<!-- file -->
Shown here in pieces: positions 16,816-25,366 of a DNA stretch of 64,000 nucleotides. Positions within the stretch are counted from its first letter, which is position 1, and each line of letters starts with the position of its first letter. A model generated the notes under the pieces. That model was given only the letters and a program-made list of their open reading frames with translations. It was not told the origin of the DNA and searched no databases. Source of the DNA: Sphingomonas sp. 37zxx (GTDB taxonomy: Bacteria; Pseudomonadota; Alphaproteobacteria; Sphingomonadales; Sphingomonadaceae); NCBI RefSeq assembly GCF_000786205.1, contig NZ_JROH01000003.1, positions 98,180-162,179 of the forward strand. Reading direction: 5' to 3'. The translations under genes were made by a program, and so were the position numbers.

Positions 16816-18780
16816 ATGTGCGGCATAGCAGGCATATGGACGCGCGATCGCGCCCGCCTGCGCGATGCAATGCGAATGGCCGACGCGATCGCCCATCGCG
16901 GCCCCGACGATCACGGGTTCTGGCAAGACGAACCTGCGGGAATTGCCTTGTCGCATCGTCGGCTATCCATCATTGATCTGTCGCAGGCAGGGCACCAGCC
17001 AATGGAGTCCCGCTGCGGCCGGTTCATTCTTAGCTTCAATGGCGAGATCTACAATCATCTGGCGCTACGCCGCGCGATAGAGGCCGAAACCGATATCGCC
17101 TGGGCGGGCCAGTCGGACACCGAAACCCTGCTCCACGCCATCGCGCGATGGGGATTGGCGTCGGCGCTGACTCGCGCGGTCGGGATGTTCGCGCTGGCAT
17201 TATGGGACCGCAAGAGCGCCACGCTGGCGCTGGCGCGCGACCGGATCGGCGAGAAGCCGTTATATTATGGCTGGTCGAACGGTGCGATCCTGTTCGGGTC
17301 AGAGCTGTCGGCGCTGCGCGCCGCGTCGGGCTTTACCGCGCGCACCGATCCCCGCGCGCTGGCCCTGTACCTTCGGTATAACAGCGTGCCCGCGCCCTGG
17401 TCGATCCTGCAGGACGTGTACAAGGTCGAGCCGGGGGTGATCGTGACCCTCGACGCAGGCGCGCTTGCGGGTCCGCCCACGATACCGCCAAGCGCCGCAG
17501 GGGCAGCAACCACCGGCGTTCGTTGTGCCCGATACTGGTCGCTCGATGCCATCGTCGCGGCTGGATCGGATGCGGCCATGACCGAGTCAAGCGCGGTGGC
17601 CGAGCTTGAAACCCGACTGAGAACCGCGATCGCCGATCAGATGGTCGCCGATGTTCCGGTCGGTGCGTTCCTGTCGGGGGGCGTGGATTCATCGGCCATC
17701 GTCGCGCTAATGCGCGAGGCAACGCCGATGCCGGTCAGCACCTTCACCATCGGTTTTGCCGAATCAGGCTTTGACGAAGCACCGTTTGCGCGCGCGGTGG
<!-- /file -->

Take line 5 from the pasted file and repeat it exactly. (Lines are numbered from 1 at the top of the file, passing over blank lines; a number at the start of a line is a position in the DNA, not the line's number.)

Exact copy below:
17001 AATGGAGTCCCGCTGCGGCCGGTTCATTCTTAGCTTCAATGGCGAGATCTACAATCATCTGGCGCTACGCCGCGCGATAGAGGCCGAAACCGATATCGCC